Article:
Abstract

Implementation of transplant procedures and the availability of alternative sources of stem cells for patients without HLA identical siblings has made allogeneic stem cell transplant (ASCT) a suitable therapy for many patient affected by acute myeloid leukemia (AML); consequently, in AML patients transplant strategies must be carefully designed according to stringent risk/benefit analysis. To date, risk assessment relies on identification of baseline prognostic parameters such as karyotype, which has become critical in order to choose post-remissional therapy. Furthermore, there are strong evidences that the presence of specific gene abnormalities, such as mutations of FLT3, NPM and c-kit, allow to identify, within homogeneous cytogenetic groups, subsets of patients with distinct clinical outcome. We hypothesized that, in order to guide the post-remission decisional process, more robust informations may derive from the combined evaluation of conventional baseline and delayed prognosticators. Minimal residual disease (MRD) detection is potentially the most efficient tool to investigate the quality of remission and might represent the ideal parameter to be associated with baseline biological features for prognostic purposes. Therefore, we aimed to determine whether combined analysis of karyotype and MRD, using multiparametric flow-cytometry (MPFC), could help to refine risk assessment in adult patients with AML, allowing the most appropriate post-remissional strategy to be selected. We analyzed 132 patients with AML who had intensive chemotherapy with EORTC/GIMEMA protocols. According to MRC classification, 22 (17%), 104 (78%) and 6 (5%), respectively, had good, intermediate and poor risk karyotype. Thirteen of 107 (12%) carried a FLT3-ITD. Within good and intermediate risk categories, MRD positivity (≥ 3.5×10−4 residual leukemic cells at the post-consolidation time-point) was associated with a worse prognosis in terms relapse free (RFS) and overall survival (OS). In fact, we observed that:

  1. MRD negative good and intermediate risk categories shared the same favorable prognoses with RFS and OS of 80% vs. 69% and 84% vs 54%, respectively;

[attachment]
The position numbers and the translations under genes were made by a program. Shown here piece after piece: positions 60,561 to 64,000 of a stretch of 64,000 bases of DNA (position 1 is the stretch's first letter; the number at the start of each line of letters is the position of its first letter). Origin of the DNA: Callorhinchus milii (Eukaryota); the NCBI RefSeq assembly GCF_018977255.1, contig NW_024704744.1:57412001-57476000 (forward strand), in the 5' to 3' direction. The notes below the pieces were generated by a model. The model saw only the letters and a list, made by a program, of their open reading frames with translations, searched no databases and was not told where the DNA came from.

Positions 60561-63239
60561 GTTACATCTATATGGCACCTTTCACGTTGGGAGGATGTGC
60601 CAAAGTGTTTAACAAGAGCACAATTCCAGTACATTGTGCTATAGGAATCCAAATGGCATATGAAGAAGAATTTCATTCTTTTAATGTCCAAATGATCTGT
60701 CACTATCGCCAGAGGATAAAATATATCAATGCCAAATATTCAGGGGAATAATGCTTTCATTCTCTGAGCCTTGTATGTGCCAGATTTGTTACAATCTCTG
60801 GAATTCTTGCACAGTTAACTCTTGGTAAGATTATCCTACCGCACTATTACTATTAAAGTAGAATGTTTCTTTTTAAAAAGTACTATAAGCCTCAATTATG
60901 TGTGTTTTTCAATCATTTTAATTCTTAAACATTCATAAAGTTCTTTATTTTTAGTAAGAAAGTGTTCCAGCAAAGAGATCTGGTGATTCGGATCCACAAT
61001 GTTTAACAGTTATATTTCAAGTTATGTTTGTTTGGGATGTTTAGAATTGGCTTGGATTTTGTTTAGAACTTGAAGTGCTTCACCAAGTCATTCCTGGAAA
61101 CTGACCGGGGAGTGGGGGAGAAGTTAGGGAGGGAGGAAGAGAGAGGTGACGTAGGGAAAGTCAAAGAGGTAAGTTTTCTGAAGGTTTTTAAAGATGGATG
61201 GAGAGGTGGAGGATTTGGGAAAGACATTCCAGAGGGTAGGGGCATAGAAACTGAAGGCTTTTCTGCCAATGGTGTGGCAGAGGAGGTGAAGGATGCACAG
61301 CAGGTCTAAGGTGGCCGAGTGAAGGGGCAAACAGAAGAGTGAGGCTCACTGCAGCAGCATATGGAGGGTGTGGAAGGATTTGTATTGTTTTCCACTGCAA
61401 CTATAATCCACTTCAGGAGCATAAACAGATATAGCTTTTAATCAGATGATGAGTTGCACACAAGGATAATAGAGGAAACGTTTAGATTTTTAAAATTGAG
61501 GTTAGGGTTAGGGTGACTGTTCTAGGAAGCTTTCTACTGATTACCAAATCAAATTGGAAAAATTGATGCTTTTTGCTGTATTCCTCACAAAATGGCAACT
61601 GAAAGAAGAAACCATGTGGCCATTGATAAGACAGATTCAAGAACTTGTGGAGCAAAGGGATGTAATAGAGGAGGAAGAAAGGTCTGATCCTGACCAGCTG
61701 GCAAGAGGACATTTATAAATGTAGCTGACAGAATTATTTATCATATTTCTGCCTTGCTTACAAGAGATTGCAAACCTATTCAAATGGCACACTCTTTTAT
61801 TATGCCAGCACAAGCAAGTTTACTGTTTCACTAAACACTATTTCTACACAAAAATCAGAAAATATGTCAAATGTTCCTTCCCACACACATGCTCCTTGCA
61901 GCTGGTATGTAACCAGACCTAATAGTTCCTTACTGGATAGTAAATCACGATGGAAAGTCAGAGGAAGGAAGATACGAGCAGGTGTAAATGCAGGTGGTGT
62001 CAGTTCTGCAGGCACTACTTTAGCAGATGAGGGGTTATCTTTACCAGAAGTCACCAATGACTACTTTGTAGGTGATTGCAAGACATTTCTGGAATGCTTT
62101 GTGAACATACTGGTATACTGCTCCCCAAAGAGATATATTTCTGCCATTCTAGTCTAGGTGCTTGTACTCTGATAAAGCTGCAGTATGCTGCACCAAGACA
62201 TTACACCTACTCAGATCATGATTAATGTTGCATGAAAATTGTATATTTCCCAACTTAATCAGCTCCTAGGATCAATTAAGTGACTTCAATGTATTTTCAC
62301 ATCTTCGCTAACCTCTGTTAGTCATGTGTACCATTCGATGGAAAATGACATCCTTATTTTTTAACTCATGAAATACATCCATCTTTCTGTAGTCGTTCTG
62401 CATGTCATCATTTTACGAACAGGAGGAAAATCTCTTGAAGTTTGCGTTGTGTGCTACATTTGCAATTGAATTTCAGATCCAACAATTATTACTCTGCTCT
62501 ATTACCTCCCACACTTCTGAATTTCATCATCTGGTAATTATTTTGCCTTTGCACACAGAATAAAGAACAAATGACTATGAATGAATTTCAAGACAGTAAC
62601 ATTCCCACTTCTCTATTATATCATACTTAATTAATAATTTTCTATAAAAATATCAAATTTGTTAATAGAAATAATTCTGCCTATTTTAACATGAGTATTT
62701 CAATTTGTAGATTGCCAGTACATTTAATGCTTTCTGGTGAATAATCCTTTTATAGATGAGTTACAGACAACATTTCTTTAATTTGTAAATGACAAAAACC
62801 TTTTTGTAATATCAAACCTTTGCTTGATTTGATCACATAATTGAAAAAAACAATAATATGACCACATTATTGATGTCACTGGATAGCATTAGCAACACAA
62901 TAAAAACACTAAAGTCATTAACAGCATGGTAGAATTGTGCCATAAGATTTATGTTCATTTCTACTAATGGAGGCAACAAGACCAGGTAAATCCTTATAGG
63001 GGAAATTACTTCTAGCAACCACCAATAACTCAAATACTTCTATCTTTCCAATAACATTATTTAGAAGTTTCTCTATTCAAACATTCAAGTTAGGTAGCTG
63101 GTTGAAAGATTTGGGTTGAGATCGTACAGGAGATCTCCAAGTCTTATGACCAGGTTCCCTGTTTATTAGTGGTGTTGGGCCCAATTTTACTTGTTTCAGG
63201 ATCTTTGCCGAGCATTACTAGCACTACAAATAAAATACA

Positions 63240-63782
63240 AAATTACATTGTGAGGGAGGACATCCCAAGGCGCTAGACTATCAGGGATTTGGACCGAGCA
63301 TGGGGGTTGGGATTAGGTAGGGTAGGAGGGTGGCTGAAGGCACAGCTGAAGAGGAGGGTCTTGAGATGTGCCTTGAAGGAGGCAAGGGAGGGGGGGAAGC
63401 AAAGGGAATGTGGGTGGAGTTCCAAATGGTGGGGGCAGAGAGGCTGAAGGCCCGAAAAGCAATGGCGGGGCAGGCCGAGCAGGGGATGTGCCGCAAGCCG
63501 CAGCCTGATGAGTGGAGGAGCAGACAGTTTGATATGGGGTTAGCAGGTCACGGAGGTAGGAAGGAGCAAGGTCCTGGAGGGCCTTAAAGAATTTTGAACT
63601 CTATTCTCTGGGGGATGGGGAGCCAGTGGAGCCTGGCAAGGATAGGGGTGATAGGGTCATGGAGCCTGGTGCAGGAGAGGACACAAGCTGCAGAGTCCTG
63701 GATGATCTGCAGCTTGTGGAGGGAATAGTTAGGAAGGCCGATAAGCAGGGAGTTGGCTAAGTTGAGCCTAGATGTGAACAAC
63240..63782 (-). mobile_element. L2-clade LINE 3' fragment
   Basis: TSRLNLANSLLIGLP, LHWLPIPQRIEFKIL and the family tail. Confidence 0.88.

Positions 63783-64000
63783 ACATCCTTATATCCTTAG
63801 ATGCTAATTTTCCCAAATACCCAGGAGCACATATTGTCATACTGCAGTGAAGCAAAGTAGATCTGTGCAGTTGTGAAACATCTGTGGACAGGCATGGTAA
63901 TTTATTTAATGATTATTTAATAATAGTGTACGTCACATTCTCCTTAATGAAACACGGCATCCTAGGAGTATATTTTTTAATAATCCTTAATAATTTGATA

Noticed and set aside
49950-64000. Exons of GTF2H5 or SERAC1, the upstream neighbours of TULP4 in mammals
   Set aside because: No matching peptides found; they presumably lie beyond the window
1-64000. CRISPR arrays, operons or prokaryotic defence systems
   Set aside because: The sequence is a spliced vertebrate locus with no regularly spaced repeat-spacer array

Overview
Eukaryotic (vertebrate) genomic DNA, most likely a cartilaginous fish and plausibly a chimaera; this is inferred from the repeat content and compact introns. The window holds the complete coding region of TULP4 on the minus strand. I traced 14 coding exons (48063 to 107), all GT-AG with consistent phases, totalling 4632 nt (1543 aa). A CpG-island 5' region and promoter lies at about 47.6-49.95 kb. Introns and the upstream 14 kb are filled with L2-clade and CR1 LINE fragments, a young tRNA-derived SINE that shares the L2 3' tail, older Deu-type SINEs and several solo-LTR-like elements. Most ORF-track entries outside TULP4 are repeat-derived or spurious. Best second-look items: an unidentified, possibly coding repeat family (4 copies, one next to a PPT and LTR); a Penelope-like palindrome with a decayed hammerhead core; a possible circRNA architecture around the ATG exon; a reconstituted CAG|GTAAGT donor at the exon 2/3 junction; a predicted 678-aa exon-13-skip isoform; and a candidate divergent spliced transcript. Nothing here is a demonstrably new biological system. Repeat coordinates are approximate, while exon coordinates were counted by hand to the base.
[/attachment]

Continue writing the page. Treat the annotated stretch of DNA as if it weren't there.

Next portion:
2. MRD positive good and intermediate risk categories fared as worse as those with poorrisk karyotype or FLT3-ITD in terms of RFS (28% vs. 17% vs. 0%) and OS (42% vs. 21% vs. 17%).

Using this approach the conventional cytogenetic classification that uses three categories is simplified into 2 prognostically defined groups:

  1. favorable, including MRD negative good and intermediate risk karyotype;

  2. unfavorable, including MRD positive good and intermediate risk karyotype, poor risk karyotype and FLT3-ITD positive cases (Fig. 1).

Based on these observations, we believe that ASCT is recommended, not only for poor-risk karyotype or FLT3 positive AML, but also for good/intermediate risk categories not gaining MRD negativity, being this option able to provide a superior chance of prolonged RFS (Maurillo et al, JCO 2008). On the other hand, patients belonging to MRD negative good/intermediate risk categories, who can experience a 5-years survival higher than 60%, may have their life expectancy hampered by the choice of a therapeutic strategy with a disadvantageous risk/benefit ratio: for this category a standard intensification procedure (chemo and/or autologous transplant) is indicated. In conclusion, the combined assessment of baseline prognosticators (cytogenetics) and parameters inherent the quality of response (MRD), is useful to define discrete categories of risk within the respective karyotypic groups, allowing tailored therapeutic approaches to be applied according to the actual clinical risk and avoiding under or over treatments.

Disclosures: No relevant conflicts of interest to declare.

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